THREE young “money mules” who helped to launder thousands of pounds stolen from an elderly Cumbrian flood victim have been sentenced.
It was in October, 2016, that two articulate and persuasive fraudsters duped the unsuspecting Kendal woman out of £64,500 after phoning her land line. Never traced, they tricked her into thinking her account was compromised, and persuaded her to transfer cash – including £30,000 insurance money she received after her home was deluged during Storm Desmond the year before – into temporary dummy accounts she was led to believe were safe.
However, the money was instead fraudulently filtered down into the accounts of so-called “money mules” who benefited financially.
Almost £10,000 of the victim’s cash was moved swiftly and directly into the bank account of medical student Bilal Mohammed Afzal. That money was quickly moved on to the account of 28-year-old Open University student Mohammed Ismael Khan, £6,500 of it being converted into euros, killing the money trail stone dead.
Two days later, around £5,000 was filtered into the student bank account of budding London actor Nikhil Yauvan Reedye, now aged 20. This was also converted into euros.
Around £20,000 worth of the victim’s money was recovered and returned to her.
Speaking of having lost her savings and children’s legacy, the victim stated: “I found that the trauma of this scam has left me feeling anxious, lacking in confidence and feeling very ashamed of my gullibility.”
Afzal, Junction Road, Bolton, admitted two counts of transferring criminal property, and was jailed for 10 months. Khan, of Trippear Way, Heywood, Rochdale, admitted two converting criminal property offences, and was jailed for 16 months. Reedye, of Kennedy Close, Mitcham, Merton, was convicted of those same charges after a trial and was jailed for a year.
“You all had significant roles where offending was part of group activity,” Judge James Adkin said: “The reality is without people like you three, fraudsters would struggle. This type of fraud is epidemic.”
*In a statement summarised in court, a Cumbria police detective told how the force receives around 150 monthly referral from Action Fraud, the UK’s national reporting centre for fraud and cyber crime. In the past year there had been 2,142 reported frauds from victims in Cumbria with a total value of more than £5.5 million.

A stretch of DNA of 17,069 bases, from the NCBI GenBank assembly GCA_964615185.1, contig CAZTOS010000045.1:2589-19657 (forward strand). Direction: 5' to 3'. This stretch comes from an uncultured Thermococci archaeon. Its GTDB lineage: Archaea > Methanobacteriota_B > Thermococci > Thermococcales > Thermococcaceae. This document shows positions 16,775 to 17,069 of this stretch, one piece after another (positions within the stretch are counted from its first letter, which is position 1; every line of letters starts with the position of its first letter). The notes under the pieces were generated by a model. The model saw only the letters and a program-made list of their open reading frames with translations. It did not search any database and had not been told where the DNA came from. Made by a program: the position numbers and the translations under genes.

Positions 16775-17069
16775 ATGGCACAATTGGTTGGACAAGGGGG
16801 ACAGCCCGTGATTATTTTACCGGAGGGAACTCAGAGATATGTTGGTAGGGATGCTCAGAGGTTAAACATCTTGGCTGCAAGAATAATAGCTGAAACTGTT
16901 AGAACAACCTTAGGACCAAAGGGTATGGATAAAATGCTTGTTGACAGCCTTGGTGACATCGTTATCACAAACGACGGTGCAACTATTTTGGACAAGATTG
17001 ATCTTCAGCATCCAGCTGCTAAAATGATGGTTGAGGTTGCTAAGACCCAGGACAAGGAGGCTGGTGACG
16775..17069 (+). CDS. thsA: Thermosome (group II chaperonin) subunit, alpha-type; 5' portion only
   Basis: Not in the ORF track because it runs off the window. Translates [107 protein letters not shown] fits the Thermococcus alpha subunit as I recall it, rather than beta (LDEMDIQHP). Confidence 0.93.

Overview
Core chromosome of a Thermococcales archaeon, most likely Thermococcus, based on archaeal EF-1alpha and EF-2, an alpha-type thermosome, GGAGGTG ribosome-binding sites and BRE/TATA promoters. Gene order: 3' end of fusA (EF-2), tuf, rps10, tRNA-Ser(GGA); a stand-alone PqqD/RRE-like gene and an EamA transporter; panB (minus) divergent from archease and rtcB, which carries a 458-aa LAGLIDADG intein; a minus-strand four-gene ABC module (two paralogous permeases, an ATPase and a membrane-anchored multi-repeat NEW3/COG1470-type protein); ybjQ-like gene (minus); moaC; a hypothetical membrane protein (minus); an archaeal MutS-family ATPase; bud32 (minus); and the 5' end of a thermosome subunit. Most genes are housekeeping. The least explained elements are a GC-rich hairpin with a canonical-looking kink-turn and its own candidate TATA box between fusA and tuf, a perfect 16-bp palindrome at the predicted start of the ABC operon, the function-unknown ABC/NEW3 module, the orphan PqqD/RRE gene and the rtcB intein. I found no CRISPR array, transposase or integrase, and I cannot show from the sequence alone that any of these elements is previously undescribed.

“It is not uncommon for victims’ details to be shared between fraudsters so they are repeatedly targeted,” the detective stated.
Speaking after the sentencing, Detective Constable Rebecca Fox said: “These three men did not make a great deal of money out of this scam.
“But by allowing their bank accounts to be used they allowed this to happen – and led to this woman losing a large sum of money.
“The victim in this case suffered a huge financial loss and it caused her a great deal of distress.”
Speaking about the issue of this type of financial fraud in general, DC Fox said scams often involved so-called “money mules” who facilitated these crimes for other people further up the chain.
She added: “Some of these people might be tempted by what they think is easy money and allow their bank accounts to be used.
“Often they are young people with a bright future ahead of them.
“But a criminal record can have a big impact on future employment and other opportunities, meaning they could be paying for these crimes for most of their lives.
“We would urge anyone tempted by being involved in this type of crime to think again.”
DC Fox said following the money trail involved dogged detective work, including applications to the courts to look at bank accounts and examinations of financial records.
She said: “This is the type of work the public don’t see but is crucial in catching those carrying out this type of crime, which has the potential to strike anywhere.
“The people who carry out these crimes don’t have to be based in Cumbria – they could do this from anywhere.
“So that poses an added challenge in bringing them to justice.”